The problem is widespread and growing rapidly. If you have been unaware of the phenomenon, the wakeup call can be a bit of a shock.

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Blogger Kinuachdrach said...

Let's not be too hard on Mayor Davis. The die was cast when a much earlier generations of politicians set up Ponzi schemes for pensions and and other forms of social support.

That earlier generation of politicians (going back to FDR and LBJ) were truly incompetent on a massive scale -- there were thousands of State & Federal politicians who approved these unsustainable schemes.

The true Harvard-educated incompetents are still with us. That NYT article complains that no one enforced the law when Prichard stopped paying pensions. They don't teach "can't get blood out of a stone" at Harvard, apparently. Then the NYT approvingly notes the Feds can take over failing private pension schemes -- that would be the same Fed that is deep in debt and unsustainably overspending its income.

Peak Government -- coming soon to a juridiction near you. And the most competent people in the world could not stop it.

Thursday, 23 December, 2010  
Blogger al fin said...

Mayor Davis is probably no more corrupt than thousands of other politicians. Prichard is merely on the leading edge of a growing tsunami of public default.

The US Feds can bail out all the cities and states, but who will bail out the Fed when its bonds become worthless?

As for competence -- it isn't meant to stop governmental collapse. It is meant to help people survive through whatever comes after.

Thursday, 23 December, 2010  
Blogger Kinuachdrach said...

The competence which will help people survive Peak Government will not be found in government.

There may be a very few isolated competent politicians and civil servants, but most of the competence will be found in individuals in the Military, in productive Industry, voluntary organizations (especially religious), and in Agriculture. Zero competents from Academia, and probably not much better than that from the Judiciary.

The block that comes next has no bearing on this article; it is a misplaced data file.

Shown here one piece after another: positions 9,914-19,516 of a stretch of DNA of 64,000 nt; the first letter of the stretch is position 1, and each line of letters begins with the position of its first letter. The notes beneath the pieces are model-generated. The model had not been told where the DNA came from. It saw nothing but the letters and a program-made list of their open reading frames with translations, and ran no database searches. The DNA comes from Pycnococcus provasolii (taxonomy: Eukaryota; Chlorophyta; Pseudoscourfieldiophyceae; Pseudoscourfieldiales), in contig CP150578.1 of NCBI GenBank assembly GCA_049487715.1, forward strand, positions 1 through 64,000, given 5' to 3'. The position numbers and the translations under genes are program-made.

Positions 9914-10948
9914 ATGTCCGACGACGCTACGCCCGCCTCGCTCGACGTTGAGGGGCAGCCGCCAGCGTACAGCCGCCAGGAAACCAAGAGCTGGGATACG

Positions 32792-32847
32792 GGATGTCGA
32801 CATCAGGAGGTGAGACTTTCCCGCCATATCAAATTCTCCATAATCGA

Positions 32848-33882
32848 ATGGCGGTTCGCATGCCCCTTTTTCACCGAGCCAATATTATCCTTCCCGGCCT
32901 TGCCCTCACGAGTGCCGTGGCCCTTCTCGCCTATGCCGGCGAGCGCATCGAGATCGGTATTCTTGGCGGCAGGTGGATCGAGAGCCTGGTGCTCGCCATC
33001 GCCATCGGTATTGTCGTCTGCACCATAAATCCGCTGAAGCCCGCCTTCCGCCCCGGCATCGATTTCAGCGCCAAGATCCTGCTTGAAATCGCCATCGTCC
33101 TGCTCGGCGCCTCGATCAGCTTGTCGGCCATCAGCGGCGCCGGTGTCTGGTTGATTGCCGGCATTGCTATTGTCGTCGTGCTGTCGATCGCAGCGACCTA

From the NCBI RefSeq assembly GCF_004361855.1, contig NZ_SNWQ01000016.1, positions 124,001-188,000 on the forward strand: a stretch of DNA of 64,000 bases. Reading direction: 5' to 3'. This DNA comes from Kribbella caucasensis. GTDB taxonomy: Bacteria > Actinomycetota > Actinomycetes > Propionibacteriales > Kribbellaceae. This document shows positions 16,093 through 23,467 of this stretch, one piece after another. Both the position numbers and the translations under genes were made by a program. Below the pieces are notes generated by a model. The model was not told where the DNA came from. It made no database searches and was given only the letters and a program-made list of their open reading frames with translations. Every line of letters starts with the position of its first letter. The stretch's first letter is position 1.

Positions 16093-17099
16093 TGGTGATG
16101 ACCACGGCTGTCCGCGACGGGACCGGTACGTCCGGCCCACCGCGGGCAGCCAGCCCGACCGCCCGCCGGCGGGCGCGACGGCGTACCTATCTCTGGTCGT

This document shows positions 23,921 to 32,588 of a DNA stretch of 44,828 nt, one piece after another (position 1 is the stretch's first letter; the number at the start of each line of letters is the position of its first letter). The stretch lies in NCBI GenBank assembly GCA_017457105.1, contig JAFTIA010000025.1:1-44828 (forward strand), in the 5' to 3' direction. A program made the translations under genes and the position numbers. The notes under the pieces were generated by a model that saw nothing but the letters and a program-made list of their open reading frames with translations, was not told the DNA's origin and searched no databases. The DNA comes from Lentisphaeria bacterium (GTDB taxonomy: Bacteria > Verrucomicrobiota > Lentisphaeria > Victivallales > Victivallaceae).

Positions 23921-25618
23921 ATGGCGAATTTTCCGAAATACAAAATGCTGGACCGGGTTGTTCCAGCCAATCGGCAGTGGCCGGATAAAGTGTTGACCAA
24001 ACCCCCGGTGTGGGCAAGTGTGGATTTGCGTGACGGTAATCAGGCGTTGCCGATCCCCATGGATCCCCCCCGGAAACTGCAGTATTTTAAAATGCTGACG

Anyone who is counting on governmental competence for survival should probably expect a very quick exit.

But competence will rise to the top after Peak Government. It may take decades or longer, but the human race will regroup and more forward again.

Thursday, 23 December, 2010  
Blogger gtg723y said...

Perhaps after peak government hits the fan birth control will be hard to come by and high IQ women will contribute their genes to future generations again.

Sunday, 26 December, 2010  
Blogger LarryD said...

Peak Government has building ever since FDR's administration. Social Security, in particular, is an inter-generational Ponzi scheme which is close to hitting its fall-apart crisis.

There's hardly anyone left alive today who remembers how small the Federal Government used to be.

Academia, particularly the Ivy League, has been surviving on the strength of its reputation, no longer deserved in large part. Instapundit has been talking about the education bubble. A lot of bubbles are getting ready to pop, at some point expect them to cascade.

Stock up on food, emergency gear, etc.

Monday, 27 December, 2010  

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“During times of universal deceit, telling the truth becomes a revolutionary act” _George Orwell